EVIDENCE – standard of proof – civil cases – torts – trespass to the person – battery – sexual assault against children – at childcare centre – allegations of such gravity as to attract Briginshaw principles – s 140(2) of the Evidence Act 1995 (NSW) – where plaintiffs relied on substantial body of tendency evidence as to inappropriate sexual dealing with children – where certain witnesses as to tendency unable to be cross-examined – whether tendency evidence was admissible against defendant – where trial occurred some 10 years after events in question – whether allegations established to the requisite standard

EVIDENCE – tendency evidence – civil proceedings – tendency rule – significant probative value – where evidence taken at its highest individually or cumulatively must strongly support existence of tendency asserted – where tendency must strongly support proof of material fact in issue – where distinction to be drawn between admissibility of tendency evidence and its use – where use of tendency evidence must have regard to Briginshaw principles

EVIDENCE – tendency evidence – civil proceedings – torts – trespass to the person – battery – sexual assault against children – where plaintiffs relied upon substantial body of tendency evidence as to inappropriate sexual dealing with children – including disclosures of plaintiffs and two other children and certain answers given by defendant in police interview – where tendency evidence required to be of significant probative value of tendency – where tendency required to strongly support proof of material fact in issue – where some of the tendency evidence marked by inconsistency and unreliability – where certain witnesses as to tendency not able to be cross-examined – whether tendency evidence was admissible against defendant – where admissibility of one piece of tendency evidence affects probative value of all others and of asserted tendency – where judge’s reliance on one piece of tendency evidence unable to be separated from remainder of tendency evidence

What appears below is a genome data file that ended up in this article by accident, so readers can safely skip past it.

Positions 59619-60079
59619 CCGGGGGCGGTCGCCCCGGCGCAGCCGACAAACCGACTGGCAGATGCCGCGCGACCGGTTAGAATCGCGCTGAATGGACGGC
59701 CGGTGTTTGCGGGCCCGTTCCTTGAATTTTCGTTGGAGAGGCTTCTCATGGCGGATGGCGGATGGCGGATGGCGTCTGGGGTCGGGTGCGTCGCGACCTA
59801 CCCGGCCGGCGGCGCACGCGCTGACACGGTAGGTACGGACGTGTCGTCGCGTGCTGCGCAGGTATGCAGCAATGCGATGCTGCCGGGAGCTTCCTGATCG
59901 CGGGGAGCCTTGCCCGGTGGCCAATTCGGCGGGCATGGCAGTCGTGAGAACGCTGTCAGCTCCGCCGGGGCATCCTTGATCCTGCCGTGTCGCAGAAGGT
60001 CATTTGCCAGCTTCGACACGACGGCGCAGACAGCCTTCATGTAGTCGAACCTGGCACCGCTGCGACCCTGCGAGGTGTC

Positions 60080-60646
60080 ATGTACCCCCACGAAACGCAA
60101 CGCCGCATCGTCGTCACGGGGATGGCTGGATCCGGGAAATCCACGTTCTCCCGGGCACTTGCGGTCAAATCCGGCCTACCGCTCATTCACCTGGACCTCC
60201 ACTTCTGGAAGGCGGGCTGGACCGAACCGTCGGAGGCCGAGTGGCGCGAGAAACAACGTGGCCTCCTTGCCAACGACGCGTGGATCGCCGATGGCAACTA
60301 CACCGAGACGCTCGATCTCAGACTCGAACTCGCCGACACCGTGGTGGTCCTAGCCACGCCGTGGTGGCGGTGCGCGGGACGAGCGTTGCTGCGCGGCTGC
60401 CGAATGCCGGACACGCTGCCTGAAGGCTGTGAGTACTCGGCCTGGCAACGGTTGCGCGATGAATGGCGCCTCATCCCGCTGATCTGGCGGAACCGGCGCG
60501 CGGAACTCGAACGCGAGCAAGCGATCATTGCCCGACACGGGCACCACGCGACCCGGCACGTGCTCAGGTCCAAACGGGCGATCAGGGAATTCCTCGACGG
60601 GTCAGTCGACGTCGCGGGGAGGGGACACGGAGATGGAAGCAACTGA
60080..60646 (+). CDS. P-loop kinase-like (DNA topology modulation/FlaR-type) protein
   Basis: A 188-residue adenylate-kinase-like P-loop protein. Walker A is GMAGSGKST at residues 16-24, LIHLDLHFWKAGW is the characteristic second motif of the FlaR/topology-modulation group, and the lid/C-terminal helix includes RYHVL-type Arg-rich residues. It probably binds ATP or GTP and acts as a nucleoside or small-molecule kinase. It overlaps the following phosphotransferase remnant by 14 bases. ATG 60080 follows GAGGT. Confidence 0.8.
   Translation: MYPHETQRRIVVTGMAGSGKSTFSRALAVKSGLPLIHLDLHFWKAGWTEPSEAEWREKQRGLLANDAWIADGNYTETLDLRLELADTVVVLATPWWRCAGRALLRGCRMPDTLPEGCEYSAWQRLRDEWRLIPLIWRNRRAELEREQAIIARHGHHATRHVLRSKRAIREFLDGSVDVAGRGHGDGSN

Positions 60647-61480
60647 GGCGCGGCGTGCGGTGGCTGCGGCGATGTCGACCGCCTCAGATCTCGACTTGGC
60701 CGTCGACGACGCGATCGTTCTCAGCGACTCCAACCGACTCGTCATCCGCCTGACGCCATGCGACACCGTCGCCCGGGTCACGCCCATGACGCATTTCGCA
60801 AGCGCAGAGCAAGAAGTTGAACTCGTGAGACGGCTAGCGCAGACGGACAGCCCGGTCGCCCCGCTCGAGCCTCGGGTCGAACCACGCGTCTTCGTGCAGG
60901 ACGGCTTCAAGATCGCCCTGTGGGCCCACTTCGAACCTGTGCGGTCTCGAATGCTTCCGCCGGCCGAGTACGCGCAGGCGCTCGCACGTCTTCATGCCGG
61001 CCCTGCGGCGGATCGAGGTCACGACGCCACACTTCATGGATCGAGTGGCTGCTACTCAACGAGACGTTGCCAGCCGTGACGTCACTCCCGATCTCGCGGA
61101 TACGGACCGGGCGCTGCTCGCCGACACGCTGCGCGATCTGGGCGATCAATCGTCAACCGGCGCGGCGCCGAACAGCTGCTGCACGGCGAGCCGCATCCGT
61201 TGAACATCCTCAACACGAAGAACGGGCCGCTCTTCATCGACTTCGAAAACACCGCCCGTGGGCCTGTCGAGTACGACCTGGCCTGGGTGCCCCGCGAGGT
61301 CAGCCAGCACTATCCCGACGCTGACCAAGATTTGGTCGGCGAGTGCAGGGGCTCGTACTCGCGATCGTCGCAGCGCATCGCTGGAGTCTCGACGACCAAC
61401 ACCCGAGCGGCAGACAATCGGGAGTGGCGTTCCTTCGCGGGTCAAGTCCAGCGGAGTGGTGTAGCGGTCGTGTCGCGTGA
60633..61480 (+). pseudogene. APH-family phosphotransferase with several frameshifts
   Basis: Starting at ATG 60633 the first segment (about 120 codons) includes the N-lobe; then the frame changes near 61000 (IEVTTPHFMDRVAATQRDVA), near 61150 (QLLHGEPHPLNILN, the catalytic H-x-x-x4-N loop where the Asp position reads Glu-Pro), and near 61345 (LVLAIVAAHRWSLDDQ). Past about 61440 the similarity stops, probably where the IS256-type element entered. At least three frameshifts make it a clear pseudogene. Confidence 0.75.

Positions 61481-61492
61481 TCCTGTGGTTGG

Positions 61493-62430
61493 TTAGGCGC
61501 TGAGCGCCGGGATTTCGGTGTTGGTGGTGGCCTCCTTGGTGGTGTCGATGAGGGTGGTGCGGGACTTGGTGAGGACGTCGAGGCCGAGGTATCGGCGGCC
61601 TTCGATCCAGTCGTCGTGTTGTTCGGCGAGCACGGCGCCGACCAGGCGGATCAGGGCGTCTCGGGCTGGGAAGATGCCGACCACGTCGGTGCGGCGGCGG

NEGLIGENCE – duty of care – owed by corporate licensee of childcare centre and its director to attendees of centre – where volunteer alleged to have committed sexual assaults against children at the centre – where regulation required volunteer to be “accompanied” by member of primary contact staff when in the presence of children – where that regulation required no more than that children not to be under supervision of volunteer alone – where no internal complaints made regarding conduct of volunteer – where policies and procedures of childcare centre substantially in accordance with regulation – whether licensee and director breached duty of care